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Thread: Things Not Going to Plan

  1. #21
    Join Date
    Aug 2009
    Location
    Adelaide
    Posts
    12,596

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    Hi Curly girl

    I hope you praised Geoff lots for paying more attention to you than the grumpy dog.

    I think if it had been me, aond someone was crossing the lights with an out of control dog, I would have waited until the next light change to cross, and backed my dog into the biggest space on my side so that we could stay well clear of out of control dog.

  2. #22
    Join Date
    May 2010
    Location
    Northern Beaches, Sydney
    Posts
    86

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    Hi Hyacinth,

    I obviously did not make myself clear. We were at the crossing first, and were minding our own business.

    The 'mean' dog is question came from the opposite direction, and was standing on the other side of a cyclist who was also waiting.

    The reason I thought they were having problems with the dog is that it was hauling them along the footpath coming to the crossing. It wasn't barking or growling, in fact I don't think it saw us as it was too busy pulling on it's lead.

    We started at the crossing next to the cyclist, who went quicker than us, and when he was gone the other dog lunged. It was unexpected and there was about 2 m between us and them.

    Of course I praised Geoff (for about 50m), and he got a piece of cheese for being such a gallant and sensible young man.

    Regards

    Curly Girl

  3. #23
    Join Date
    Sep 2010
    Location
    Gippsland, Victoria
    Posts
    743

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    CG; Ya know, I reckon you and Geoff are doing just mighty good. Virtual treats to you both :-)

    I decided to jump in because you got me thinking about Ob club. I run Ob classes on Sundays.... The class goes for an hour which is alright for the humans but waaaaaaay too long for the dogs. Often I have wished that we had 'demo' robot dogs for the humans to practice on (as we all know Ob club is to train the handler!!!) then each could go home and teach his/her own dog at home in an area free of distractions (a MUST for the 'teaching' phase)... The dogs just get over it. Geoff did admirably to make it for 20 mins.

    My rule of thumb with training is 'keep it short'. There's a principle called the 'Yerkes-Dodson Law' which, although generally used for stress, also applies for learning.... That is, in basic form, keep going too long and the dog switches off will equal disadvantage to training progress. The ideal is to keep it short and sweet and leave the dog wanting more!!! It's hard enough to achieve in private, impossible in a training class!

    So well done for recognizing Geoff's peak had passed and stopping. It may have been even better to stop maybe 5 minutes sooner, even, but at least you did not go into disadvantage territory. (Besides, I do understand Ob lessons cost money!!)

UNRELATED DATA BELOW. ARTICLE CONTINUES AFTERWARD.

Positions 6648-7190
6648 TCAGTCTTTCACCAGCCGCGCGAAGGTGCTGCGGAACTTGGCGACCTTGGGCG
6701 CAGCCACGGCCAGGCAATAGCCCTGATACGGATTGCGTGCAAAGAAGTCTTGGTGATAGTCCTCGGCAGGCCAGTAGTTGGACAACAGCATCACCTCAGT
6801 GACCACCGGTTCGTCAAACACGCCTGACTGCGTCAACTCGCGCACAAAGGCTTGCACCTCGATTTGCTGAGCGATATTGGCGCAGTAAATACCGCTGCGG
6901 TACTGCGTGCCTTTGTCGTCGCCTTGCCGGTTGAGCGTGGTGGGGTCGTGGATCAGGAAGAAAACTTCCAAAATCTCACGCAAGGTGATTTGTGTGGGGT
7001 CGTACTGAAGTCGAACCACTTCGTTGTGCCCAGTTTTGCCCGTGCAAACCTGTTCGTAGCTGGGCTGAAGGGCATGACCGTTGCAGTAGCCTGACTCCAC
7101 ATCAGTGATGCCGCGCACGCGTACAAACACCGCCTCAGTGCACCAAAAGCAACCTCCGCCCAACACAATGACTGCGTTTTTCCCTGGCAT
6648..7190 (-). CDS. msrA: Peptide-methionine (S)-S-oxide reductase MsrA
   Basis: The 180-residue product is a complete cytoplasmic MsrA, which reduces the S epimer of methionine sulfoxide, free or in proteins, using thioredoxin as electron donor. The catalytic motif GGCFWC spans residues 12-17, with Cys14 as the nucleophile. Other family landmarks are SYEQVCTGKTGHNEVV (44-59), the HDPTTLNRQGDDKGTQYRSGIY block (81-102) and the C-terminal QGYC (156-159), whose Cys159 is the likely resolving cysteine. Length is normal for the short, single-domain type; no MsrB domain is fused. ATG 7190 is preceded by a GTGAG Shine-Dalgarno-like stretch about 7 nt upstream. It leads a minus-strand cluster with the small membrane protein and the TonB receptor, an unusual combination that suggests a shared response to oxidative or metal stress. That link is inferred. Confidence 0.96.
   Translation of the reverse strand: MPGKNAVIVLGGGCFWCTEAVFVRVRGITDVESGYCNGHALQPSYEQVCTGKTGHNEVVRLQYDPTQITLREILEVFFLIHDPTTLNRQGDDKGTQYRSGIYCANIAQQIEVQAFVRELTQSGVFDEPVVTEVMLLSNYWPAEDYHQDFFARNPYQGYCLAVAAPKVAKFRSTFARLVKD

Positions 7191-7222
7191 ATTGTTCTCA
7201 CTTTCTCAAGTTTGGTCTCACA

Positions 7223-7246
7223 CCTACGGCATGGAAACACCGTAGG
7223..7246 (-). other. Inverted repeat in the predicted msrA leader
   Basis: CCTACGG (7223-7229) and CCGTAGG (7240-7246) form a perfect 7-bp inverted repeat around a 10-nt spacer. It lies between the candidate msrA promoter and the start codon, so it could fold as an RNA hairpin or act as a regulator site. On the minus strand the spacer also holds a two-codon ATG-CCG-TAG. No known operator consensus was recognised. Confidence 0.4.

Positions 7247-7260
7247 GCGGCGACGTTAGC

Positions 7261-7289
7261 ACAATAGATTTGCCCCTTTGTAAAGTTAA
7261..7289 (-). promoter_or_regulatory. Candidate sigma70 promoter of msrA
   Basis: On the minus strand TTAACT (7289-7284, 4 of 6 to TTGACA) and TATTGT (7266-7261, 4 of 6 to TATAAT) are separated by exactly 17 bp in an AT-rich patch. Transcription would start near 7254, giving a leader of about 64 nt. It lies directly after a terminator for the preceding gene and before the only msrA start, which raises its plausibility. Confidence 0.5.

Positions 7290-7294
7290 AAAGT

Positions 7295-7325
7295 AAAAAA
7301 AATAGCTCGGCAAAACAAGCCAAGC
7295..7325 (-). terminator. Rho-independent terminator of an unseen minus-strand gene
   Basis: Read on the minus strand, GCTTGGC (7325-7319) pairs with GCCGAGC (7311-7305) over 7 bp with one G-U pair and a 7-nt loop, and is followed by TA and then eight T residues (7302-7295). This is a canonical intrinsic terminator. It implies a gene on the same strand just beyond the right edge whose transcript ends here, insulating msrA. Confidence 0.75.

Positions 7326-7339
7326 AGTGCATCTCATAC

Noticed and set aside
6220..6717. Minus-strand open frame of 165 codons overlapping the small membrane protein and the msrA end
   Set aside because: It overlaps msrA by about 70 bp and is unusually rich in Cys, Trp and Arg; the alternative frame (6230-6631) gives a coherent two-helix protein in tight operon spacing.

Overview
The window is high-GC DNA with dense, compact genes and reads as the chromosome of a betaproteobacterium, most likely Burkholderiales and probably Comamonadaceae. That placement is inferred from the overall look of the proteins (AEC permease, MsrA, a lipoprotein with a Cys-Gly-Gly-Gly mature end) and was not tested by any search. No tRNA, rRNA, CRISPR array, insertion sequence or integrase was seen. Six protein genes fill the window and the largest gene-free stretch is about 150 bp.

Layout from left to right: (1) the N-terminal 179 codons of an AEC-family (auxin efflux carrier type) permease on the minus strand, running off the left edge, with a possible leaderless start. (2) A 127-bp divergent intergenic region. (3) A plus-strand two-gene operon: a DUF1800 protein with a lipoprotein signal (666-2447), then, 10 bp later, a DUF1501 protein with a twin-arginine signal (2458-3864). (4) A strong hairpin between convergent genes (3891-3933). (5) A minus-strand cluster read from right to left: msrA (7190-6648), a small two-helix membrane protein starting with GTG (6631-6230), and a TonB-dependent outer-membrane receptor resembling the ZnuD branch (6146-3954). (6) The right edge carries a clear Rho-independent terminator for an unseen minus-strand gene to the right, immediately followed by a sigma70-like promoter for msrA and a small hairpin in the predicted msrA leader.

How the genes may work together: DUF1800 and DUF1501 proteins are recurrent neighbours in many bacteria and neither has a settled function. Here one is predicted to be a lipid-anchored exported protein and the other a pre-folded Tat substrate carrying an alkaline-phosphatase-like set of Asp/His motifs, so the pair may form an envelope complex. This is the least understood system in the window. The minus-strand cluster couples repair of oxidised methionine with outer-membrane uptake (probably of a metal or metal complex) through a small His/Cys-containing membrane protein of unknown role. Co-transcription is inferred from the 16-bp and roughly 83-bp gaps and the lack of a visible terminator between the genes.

Best of luck- Airedales are incredibly independent thinkers, lol.

  4. #24
    Join Date
    Aug 2009
    Location
    Adelaide
    Posts
    12,596

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    Susan Garrett talks about "balance breaks" every 2 to 3 minutes when training a dog, and then objected to us students wanting one every couple of hours, sigh. She usually does tug with her dogs for "balance breaks" but it would have to be something the dog enjoys.

    I agree with V&F, Curly Girl, you're doing great.

    I don't quite understand about where the two dogs were in your description of the road crossing. I was thinking you were crossing towards each other from opposite sides of the road, but even if you were crossing from the same side of the road - I would not have gone out onto a road with cars on it if there was an "out of control" dog there too. Doesn't help that my own dog freaks out at busy roads and it takes a lot of work for me to get her across at all let alone deal with a potential dog fight as well or the trauma it would add to my already traumatised dog. And no - I have no idea why it freaks her out - noise and movement maybe - she's always been like that.

  5. #25
    Join Date
    May 2010
    Location
    Northern Beaches, Sydney
    Posts
    86

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    Thank you V&F and Hyacinth. We are trying hard.

    Unfortunately Hyacinth, I live in the Northern Beaches of Sydney. We get the tradie traffic in full force from about 5.45am. My walk goes around a lake, but we have to cross the main road to get back home - 6 busy lanes of traffic.

    To his credit, Geoff is always dignified and steady with traffic. Not street smart, as in he will just walk onto the road if he smells something, without considering the 15 cars thundering towards us, but always calm. When he first arrived from the country we used to go and sit at the bus stop for a while, just sitting watching the cars, trucks, buses and motor bikes. After a while it all got a bit boring and we could go for a walk without much fuss.

    This week we are practicing our come-fore (sp??) and a pivot turn. We can do both, but he just doesn't prance along next to me watching my every move like the poodles in class. He does his own thing in tandem with me if that makes sense.

    That's my boy.

    curly Girl

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